“It can be both great and bad to score over images, which is what I’m used to. Here there were no pressures ... It’s just fun.”
- John Carpenter [source]
You know John Carpenter. He needs no introduction, but he deserves one nevertheless. One of the most creative forces in the latter quarter of the 20th century in both film and music, John Carpenter scored and directed over 15 films between 1974's Dark Star and 2010's The Ward. His list of accomplishments during that span is significant. He helped defined the slasher film subgenre while simultaneously helping to define (along with Italian atmospheric prog masters Goblin), how music sounded in film for the next decade with but a single work: the classic 1978 film Halloween. He went on to direct and score some of the most iconic films of the 1980’s: They Live; Big Trouble in Little China; The Thing and The Fog among other classics.
So what John Carpenter does today? According to recent interviews he plays video games and watches the NBA on TV. How's that for one of the most innovative musicians of the latter quarter of the 20th century? Well it seems the video games help fuel his creative fires. In between rounds of Borderlands 2 and Assassin's Creed: Unity, he would sneak off to his home studio to improvise an idea in sound.
'Lost Themes' is a deceptive title and I imagine it's intentionally so. It automatically makes one think that these songs are unused themes from his films, but that's not the case. Though he's had many a soundtrack album released from his films over the years this is in fact, his first standalone album of all-new original material. But that doesn't mean he's forgotten the lessons learned in his film work.
Carpenter improvises when scoring a film. He starts with a drone, adjusted for the mood of what's on screen. Then he adds layers of keyboards as he watches the scene in real time. For 'Lost Themes', Carpenter used much the same process, but he didn't have a picture reference to draw from and the result is apparently liberating. Carpenter is free from the constraints of narrative, budget and the limitations of special effects to imagine all-new scenes and then to score the hell out of them.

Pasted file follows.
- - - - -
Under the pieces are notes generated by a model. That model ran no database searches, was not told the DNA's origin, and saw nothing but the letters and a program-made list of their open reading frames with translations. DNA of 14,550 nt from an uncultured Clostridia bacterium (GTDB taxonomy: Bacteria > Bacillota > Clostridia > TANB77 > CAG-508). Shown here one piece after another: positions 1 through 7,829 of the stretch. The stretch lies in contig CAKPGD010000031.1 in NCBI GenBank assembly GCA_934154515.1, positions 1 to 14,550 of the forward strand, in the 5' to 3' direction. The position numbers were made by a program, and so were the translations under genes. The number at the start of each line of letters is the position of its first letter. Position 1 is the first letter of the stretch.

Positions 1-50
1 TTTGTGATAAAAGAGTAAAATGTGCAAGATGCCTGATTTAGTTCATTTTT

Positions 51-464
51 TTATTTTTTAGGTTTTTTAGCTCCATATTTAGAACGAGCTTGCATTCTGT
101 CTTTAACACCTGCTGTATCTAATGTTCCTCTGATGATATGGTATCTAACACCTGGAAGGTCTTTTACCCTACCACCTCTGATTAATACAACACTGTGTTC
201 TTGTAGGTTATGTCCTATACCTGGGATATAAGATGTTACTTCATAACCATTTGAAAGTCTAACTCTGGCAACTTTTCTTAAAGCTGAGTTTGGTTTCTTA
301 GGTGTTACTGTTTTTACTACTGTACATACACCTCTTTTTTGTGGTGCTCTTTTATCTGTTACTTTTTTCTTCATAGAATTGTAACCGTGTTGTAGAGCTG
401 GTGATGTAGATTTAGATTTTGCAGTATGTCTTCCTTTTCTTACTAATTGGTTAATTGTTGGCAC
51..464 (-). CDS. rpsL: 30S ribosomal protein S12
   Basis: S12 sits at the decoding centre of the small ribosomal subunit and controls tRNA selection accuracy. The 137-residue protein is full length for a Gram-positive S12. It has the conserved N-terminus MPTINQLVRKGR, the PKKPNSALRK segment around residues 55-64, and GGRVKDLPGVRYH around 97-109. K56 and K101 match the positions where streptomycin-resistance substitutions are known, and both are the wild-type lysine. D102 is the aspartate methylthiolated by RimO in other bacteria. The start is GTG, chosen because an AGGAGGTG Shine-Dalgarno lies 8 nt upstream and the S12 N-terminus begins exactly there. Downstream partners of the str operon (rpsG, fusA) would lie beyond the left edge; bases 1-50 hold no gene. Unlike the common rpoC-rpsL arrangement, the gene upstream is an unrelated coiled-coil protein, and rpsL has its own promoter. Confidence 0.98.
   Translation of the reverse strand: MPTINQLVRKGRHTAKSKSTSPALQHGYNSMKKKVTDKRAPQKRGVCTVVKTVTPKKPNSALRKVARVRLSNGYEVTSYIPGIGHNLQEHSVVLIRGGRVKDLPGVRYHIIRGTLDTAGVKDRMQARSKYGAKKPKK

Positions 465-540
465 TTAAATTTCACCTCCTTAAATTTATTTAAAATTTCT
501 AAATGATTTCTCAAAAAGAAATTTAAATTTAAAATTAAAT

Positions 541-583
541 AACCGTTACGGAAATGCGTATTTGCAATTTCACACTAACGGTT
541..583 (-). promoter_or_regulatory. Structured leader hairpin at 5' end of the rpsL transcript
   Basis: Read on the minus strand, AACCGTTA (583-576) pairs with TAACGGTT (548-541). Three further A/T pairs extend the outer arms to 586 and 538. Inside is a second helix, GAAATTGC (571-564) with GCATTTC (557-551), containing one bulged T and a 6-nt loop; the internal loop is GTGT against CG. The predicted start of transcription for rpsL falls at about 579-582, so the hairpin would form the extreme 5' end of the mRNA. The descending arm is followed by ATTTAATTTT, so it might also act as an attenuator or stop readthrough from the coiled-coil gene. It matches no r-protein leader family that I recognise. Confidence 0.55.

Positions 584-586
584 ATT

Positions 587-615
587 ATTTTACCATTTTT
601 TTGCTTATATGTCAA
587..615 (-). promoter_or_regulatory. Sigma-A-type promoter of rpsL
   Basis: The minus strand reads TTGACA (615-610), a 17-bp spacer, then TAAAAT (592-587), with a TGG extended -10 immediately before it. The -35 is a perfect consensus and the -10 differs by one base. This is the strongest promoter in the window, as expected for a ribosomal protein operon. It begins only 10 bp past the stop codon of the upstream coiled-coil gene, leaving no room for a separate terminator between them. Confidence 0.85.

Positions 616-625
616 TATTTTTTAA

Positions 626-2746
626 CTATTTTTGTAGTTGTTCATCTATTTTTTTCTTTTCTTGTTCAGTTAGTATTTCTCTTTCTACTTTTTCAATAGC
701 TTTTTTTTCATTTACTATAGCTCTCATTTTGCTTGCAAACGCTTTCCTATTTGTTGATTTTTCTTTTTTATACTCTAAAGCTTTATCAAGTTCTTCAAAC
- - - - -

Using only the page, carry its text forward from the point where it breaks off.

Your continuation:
Music can often "suggest" images. It's one of the great joys of listening to music, specifically that of the "horror synth" or "darkwave" subgenres which Carpenter basically created. On 'Lost Themes', the opposite is taking place. Imagination creates images which suggest music. The resulting album is unique within Carpenter's ouevre. While still filmic, the music is free to be more than accompaniment, it's free to be just what it is, music for music's sake.
The songs or "themes" are highly atmospheric, as always the songwriting process begins with a mood, which is turned into a drone. But rather than remain static for the duration of a scene, the compositions are free to wander around and tell entire short stories of their own within their 4 to 8 minute lengths. That means they're structured, though not rigidly so. Of course, the best moments on the album are the darkest in both tone and title, "Night" and "Obsidian" stand out as particular highlights, along with "Mystery" and "Abyss". If nothing else, how often do you see a 67-year old release one of the best electronic albums of the year?
The LP version will be released in March by Sacred Bones Records. The album proper stretches 47 minutes across 9 songs, but the iTunes download comes with a half hour’s worth of remixes, which is jarring, unnecessary and their entirely different tone (read, dancey) only serves to undermine the carefully laid fabric of the album. Stick to Carpenter and you'll do fine.
Rating: «««« / 5
Rating: «««« / 5
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